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44% of young people rely on social media to invest


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Fueled by a multitude of information sources that come through social networks and digital influencers, Brazilian teenagers have started their own financial culture from an early age.

A Datafolha survey commissioned by C6 Bank, which interviewed around 950 Brazilian teenagers between October 18 and 25, showed that around 70% of them have the habit of saving some money.

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There are differences, however, according to income bracket. In classes A and B, the percentage of young people who are used to saving money is 81%. The index drops to 73% in class C and to 51% in class D and E.

Having money in case of something unforeseen and investing with the objective of achieving a monthly income were the main alternatives mentioned as the reason to reserve savings.

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The survey data also reveals that almost half –about 44% of respondents– usually seek financial information on social media on how to better deal with money and investments.

“Young people are on social media and today they have many more sources of information available to them than they did years ago, both for the good and the bad,” says Liao Yu Chieh, professor at Insper and director of financial education at C6 Bank .

According to Chieh, an information considered worrying highlighted by the survey is that approximately 64% of teenagers said they believe it is possible to earn a lot of money in a short time, making investments on their own based only on internet tips.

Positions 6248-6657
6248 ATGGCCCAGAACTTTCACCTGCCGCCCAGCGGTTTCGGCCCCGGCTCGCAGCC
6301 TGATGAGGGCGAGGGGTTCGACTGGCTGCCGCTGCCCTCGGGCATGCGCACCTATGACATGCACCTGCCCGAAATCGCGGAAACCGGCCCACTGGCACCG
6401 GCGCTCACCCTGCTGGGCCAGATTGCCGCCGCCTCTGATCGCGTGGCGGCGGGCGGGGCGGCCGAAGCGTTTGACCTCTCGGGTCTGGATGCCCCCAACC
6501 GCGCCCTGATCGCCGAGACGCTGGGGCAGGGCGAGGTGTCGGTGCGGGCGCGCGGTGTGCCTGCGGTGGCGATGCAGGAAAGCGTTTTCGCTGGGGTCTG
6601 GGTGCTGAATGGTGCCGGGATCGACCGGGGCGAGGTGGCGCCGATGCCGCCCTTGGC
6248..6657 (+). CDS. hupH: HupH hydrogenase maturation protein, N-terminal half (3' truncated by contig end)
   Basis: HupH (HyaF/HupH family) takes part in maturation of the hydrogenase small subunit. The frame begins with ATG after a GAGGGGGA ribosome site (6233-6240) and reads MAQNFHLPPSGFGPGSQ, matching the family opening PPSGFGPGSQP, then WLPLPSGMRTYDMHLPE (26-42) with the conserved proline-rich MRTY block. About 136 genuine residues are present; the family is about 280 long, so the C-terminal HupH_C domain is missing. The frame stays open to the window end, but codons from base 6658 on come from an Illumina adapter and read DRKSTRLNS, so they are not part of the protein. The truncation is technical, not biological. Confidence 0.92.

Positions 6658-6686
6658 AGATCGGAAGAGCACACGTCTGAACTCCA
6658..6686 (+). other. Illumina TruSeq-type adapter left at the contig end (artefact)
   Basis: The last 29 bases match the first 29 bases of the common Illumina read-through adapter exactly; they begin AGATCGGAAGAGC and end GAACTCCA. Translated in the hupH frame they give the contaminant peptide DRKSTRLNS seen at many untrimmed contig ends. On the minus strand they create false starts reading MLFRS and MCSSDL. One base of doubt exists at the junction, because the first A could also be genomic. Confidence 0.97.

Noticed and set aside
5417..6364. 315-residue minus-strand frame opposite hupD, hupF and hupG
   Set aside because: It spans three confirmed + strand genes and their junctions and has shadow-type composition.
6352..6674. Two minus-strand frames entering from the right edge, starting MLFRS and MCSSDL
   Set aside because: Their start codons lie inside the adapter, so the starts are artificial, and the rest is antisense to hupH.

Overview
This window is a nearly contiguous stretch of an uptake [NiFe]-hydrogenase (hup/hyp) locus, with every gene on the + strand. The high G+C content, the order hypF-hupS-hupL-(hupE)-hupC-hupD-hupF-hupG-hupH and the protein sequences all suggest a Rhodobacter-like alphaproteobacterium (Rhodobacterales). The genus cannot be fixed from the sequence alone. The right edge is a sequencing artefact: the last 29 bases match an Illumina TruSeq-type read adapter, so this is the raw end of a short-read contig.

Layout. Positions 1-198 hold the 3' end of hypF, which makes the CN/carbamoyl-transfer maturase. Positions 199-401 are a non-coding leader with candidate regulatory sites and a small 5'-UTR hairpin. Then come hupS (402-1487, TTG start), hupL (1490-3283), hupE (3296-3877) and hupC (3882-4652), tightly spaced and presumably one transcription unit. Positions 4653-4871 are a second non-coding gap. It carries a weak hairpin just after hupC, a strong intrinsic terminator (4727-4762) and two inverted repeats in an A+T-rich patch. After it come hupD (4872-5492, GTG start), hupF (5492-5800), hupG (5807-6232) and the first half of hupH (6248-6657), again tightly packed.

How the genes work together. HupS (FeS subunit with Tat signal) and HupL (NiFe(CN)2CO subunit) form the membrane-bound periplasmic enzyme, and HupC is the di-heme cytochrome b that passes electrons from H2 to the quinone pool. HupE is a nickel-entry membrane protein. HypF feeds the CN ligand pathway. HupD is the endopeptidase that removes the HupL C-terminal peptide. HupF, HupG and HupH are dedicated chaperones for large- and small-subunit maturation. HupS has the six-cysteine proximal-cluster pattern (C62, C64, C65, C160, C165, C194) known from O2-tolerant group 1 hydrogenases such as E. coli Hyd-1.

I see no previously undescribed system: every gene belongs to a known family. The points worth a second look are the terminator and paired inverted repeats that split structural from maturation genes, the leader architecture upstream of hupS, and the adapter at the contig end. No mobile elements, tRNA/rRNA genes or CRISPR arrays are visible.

27% of the participants fully agreed with the statement, and 37% partially agreed. “That’s not true and it’s a hotspot that young people need to be careful about.”

The survey results also show that specialized news portals and newspaper and magazine websites were mentioned by only 26% of the total of participants, among the sources of information they usually access on the subject.

Among the digital influencers who dialogue with the young public interested in the investment universe, there are teenagers who started taking their first steps in the market at an early age.

This is the case of 14-year-old young investor Mateus Gusmão. He says he started investing at the age of 11, influenced by internet advertisements about investments by companies in the market.

The first investments, in mid-2019, were in real estate fund shares, due to the lower volatility of assets compared to stocks and greater familiarity with sector assets, such as shopping centers.

After having gained some familiarity with the topic, the young man says that he also started investing in a diversified portfolio of shares, which today has names such as Fleury, BTG Pactual and Carrefour.

He already invests abroad, in this case through ETFs (funds that replicate large market indices) that follow the S&P 500 global stock index and American real estate funds.

“Having patience is essential to be successful with investments in the market, as well as understanding the business of the company in which you are investing”, says Gusmão, who is classified as a “value investor”, a philosophy enshrined by the mega-investor American Warren Buffett, who defends investment in quality businesses at attractive prices from a long-term perspective.